7 Ways Cities Should Improve Their Accessibility for Disabled Citizens

Close up of woman on a wheelchair with a helper during walk in the busy street.

Close your eyes and imagine how much of your life would change if you had a disability. How would you cook your meals every day if you broke an arm–or lost one of them entirely? What would you do to get around if you found yourself in a wheelchair for the rest of your life? 

These are scary things for able-bodied people to think about. But, for individuals who live with disabilities, it’s the norm to look at the world through creative eyes and find unique ways to perform everyday tasks. 

Still, city planners and local governments owe it to disabled people to make being an active citizen easier. It’s time for officials to start putting a higher focus on creating better accessibility for disabled people.

Here are 7 things cities can do to become a more welcoming, accessible space for all who live in and visit the area. 

1. Build Curb Ramps 

It’s no secret that cities are areas of high foot traffic. But, some people don’t realize that those who live in wheelchairs or use electric seats like to be outside just as much as anyone else. They’d rather get around town by sidewalk than by car or bus, but they need curb ramps in order to do so. 

It’s worth taking the time to read more about ramps. This is a fairly simple initiative for a city to take on, but it does wonders for its disabled citizens.

2. Put Ramps on Public Transportation

Although curb ramps are a great start, they’re not enough. Ramps play a big role in how disabled citizens get around, especially when using public transportation.

Think about it: every time you get onto a bus or enter a metro/subway, you have to step over some sort of gap. This can’t be done in a wheelchair. Not to mention, those who are on crutches or have a prosthetic limb have to be careful using such methods of transportation, too.

It’s time to give such citizens a better option. Install automatic ramps on all forms of public transportation and watch how the usage of such resources goes up.

3. Make Assisted-Use Toilets More Available 

Going to the bathroom is a basic human need. As such, one can argue that making assisted-use toilets available is a human right.

Disabled people shouldn’t limit their release of bodily fluids based on whether or not a bathroom can accommodate them. They should be able to access a toilet with as much ease as anyone else, which means city planners and building owners need to make this opportunity available. 

4. Create Simple Adjustments to Everyday Items

Another way to make cities more accessible to the disabled is to challenge how we think about everyday items.

Picture the counter at the coffee shop that you frequent before work. Consider how high the handle is for your office building’s front door. Time how long it takes you to get out of a crowded elevator.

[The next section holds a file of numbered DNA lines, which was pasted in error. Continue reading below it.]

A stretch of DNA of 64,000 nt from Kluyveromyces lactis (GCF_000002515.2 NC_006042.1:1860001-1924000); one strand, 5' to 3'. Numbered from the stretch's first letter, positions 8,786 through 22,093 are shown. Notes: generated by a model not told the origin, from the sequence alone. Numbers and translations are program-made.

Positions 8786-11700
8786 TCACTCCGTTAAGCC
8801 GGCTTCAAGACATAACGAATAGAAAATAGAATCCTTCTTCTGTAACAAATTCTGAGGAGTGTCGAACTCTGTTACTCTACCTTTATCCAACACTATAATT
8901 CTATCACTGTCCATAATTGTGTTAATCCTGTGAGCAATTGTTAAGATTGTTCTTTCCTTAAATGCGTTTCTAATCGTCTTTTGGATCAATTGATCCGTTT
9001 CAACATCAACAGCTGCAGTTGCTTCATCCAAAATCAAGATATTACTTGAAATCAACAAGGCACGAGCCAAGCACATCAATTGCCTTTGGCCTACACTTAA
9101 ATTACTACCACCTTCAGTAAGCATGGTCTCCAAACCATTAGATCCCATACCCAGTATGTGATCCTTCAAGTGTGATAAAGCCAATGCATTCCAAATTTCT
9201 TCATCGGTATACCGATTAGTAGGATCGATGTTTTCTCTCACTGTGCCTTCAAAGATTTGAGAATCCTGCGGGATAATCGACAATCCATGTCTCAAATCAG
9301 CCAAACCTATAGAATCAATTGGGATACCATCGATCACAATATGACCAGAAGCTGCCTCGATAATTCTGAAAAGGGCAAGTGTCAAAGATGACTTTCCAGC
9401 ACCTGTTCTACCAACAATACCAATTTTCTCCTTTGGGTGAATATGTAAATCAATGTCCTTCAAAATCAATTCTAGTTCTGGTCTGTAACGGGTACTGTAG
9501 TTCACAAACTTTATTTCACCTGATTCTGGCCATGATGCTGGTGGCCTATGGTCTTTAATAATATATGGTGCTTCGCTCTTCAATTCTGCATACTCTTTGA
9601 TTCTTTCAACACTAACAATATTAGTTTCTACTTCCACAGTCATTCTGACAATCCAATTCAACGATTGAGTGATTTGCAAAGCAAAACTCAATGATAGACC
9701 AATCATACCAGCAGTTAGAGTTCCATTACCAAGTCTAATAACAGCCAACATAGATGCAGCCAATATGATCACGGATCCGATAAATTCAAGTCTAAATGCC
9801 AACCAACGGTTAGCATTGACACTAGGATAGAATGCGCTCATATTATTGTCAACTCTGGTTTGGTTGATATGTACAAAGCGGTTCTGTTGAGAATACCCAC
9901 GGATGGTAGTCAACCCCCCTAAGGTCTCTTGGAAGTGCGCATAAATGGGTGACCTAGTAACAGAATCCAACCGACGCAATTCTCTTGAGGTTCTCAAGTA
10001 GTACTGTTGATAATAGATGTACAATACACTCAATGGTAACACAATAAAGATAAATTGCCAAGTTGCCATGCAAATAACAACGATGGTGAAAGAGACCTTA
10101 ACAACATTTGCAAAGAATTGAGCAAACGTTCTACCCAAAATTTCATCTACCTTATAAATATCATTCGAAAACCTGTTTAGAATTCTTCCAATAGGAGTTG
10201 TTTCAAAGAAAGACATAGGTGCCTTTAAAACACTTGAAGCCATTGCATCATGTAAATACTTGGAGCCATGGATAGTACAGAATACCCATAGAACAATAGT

It’s hard for a person in a wheelchair to look over a high counter. It’s not easy for them to open doors that are high up or to stroll in quickly, either. Even something as mundane as getting into and out of an elevator may take a disabled person a little more time than most, which means extending how long the doors stay open can be a big help to them.

5. Consider Specific Hearing and Visual Needs 

Keep in mind that some disabilities can’t be seen. It’s not enough to make a city more accessible for those who are missing a limb or unable to use all their limbs. You also have to include the hearing-impaired and the blind in your accessibility planning. 

Such accommodations are a little more complex. You have to think about locations and background noise and become highly sensitive to the specific needs of individuals with such disabilities. 

It’s best to have a professional weigh in on these matters. In fact, you should have someone who’s worked on large-scale accessibility projects look over all the changes you’re planning to make.

6. Design for Autism Needs

Just as you have to think about those with hearing and visual impairments, you should also think about people who have autism. This may seem like a very specific disability to focus on, considering how many disabilities a person may have, but social norms as they currently are don’t do much to include those who are on the spectrum. 

People with autism are extremely sensitive to changes in their environment that have to do with light and/or sound. Most typically have a detailed routine they stick to each day, and when that routine is messed up, it can be hard for them to adjust. 

It’s not like you need to make sure nothing ever goes wrong for the autistic people in your community. But, you should do your best to express that the city is working on lending a hand.

7. Encourage Social Inclusion

Speaking of lending a hand to those who need it, consider starting a social inclusion program, too. Many cities around the world have done this for all kinds of different disabled communities. They’re making a conscious effort to tell people who are disabled that they have a voice and a line of support. 

Such programs may target one kind of disability–like dementia/Alzheimers, hearing impairments, or autism–or they may tackle multiple issues at a time. 

Fighting for Higher City Accessibility for Disabled People

What if you’re not a city official, but you’d like to contribute to the amount of city accessibility for disabled people in your community? 

It can seem difficult for the average citizen to find their voice within their local government. But, it’s actually easier than you think! The first thing you can do is meet with elected councilmen/women from your district and see if you can get a meeting with city planners, too. 

Then, come to them with your proposed ideas of how to make the community better for all. If you’re interested in learning more about politics before you jump into discussions with your local government, click here